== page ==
TikTok mania is everywhere

By Andrew Zashin*

Since March of this year, I have received a steady stream of short,
comical videos my friends created and crafted with the assistance of the
social media app TikTok. I assumed this new directorial hobby was the
spawn of quarantine boredom and would quickly fizzle out along with the
app itself. I was wrong.

According to Forbes Magazine, TikTok is
the most downloaded social media app. It is estimated that more than 100
million U.S. citizens have downloaded TikTok since it was introduced to
the United States in 2018. During the first rounds of stay-at-home
orders, however, downloads of the app skyrocketed and new subscribers
keep coming. So, what exactly is TikTok and why has it become so
popular?

TikTok is a social media app that allows subscribers to
create and share videos that are one minute in length or less. TikTok is
different from other more well-known social media apps such as Facebook
in that a TikTok user does not start off by “building” a page. Instead,
when a user first downloads and opens TikTok a host of short length
video appear. The user can then scroll through the various videos or
utilize the search function to discover videos related to a topic of
interest or created by a particular person. The more videos the user
watches, the more the app “learns” through the application of artificial
intelligence what the user likes and thus the more videos of a similar
nature that are presented to the user.

TikTok is also different from the traditional social media apps in
that its primary objective is not to maintain social connections through
the posting of still pictures and written blurbs. Instead, TikTok
encourages users to watch and/or produce artistic video content. As a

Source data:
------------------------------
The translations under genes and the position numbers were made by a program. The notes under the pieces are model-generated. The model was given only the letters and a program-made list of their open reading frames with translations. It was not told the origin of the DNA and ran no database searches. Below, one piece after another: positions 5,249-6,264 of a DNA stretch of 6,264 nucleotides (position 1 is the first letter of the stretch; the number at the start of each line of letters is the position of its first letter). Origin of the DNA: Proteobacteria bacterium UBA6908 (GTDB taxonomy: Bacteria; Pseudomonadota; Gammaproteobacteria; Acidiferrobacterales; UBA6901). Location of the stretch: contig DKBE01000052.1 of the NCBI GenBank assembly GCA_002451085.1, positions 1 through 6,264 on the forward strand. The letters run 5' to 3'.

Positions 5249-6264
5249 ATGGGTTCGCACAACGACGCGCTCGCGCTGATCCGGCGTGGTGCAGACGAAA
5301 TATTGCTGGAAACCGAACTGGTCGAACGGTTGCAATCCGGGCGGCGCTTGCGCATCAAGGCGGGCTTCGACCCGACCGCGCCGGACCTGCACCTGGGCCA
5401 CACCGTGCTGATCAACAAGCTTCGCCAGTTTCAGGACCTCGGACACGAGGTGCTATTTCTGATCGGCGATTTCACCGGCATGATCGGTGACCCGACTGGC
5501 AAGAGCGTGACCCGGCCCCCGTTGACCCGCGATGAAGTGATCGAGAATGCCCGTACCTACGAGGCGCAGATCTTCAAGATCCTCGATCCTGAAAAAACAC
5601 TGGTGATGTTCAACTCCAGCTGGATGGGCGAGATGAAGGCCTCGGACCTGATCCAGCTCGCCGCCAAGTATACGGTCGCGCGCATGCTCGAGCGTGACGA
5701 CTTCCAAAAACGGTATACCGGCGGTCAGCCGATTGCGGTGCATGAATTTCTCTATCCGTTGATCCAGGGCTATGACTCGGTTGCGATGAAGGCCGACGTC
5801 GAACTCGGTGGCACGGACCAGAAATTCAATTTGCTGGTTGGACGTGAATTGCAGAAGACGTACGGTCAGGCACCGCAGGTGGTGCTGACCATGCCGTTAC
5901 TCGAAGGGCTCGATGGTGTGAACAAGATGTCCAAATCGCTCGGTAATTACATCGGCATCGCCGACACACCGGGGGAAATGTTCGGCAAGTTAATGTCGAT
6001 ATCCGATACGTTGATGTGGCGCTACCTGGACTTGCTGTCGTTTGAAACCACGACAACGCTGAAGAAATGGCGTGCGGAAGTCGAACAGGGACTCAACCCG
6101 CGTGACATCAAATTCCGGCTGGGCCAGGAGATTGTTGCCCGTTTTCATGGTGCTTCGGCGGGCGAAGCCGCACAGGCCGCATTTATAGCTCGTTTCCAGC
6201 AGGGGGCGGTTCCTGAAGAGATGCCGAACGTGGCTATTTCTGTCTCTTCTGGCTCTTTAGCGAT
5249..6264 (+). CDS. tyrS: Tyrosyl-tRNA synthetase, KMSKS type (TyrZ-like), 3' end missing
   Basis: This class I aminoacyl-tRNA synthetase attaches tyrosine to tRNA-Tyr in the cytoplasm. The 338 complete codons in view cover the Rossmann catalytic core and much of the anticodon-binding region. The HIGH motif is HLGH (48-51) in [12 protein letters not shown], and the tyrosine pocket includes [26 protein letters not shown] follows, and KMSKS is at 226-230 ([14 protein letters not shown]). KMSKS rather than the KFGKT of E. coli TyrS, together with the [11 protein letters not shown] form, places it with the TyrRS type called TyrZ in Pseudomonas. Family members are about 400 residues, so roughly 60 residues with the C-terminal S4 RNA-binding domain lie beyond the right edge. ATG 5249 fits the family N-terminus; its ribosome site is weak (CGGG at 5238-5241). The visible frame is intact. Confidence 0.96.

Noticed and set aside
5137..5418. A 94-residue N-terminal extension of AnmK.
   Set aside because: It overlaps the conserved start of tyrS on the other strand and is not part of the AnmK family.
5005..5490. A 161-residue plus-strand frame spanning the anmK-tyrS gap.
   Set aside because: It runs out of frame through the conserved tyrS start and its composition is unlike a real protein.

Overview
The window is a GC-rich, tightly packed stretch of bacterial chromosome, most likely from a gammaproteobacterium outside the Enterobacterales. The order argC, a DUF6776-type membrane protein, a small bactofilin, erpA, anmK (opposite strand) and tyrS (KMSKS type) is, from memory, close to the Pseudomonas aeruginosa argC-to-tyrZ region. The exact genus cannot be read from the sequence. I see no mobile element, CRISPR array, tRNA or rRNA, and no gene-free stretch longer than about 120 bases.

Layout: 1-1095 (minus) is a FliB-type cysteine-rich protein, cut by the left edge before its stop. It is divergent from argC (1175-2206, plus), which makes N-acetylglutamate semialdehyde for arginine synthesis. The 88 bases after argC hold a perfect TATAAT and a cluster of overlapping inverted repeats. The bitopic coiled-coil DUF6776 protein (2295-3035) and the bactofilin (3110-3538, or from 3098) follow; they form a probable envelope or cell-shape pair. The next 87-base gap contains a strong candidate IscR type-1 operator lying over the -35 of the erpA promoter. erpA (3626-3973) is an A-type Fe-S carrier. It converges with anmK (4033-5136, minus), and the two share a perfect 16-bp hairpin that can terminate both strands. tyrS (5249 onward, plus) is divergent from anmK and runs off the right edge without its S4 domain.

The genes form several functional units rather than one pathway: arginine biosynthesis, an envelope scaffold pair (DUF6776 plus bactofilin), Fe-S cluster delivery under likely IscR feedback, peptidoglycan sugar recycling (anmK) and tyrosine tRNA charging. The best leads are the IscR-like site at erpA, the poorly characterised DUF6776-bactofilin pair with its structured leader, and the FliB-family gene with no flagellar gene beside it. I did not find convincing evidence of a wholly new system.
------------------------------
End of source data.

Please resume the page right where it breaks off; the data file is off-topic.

result, the vast majority of TikTok videos feature average joes happily
dancing, while often, also lip syncing. Just Google “Ocean Spray Guy”
and you’ll see what I mean. It is this recipe of amusing, creative and
short entertainment baked into in an easily accessible package that has
fueled TikTok’s popularity. However, many politicians, including
President Donald Trump, are not happy about TikTok’s growing presence in
the United States.

In August, the president issued an executive
order prohibiting U.S. companies from advertising with TikTok or
offering TikTok for download via an app store citing national security
concerns so long as TikTok remains with its parent company, ByteDance.
To comprehend the underpinnings of this executive order, it is important
to understand that TikTok was created in China and is owned by
ByteDance, a Chinese company.

Like almost every app, TikTok asks users for access to their cameras,
photos and contacts upon download. TikTok also collects keystroke
patterns with the purpose of better understanding the user. Because
ByteDance is a Chinese company, it could be required to assist in
surveillance and intelligence operations at the direction of the Chinese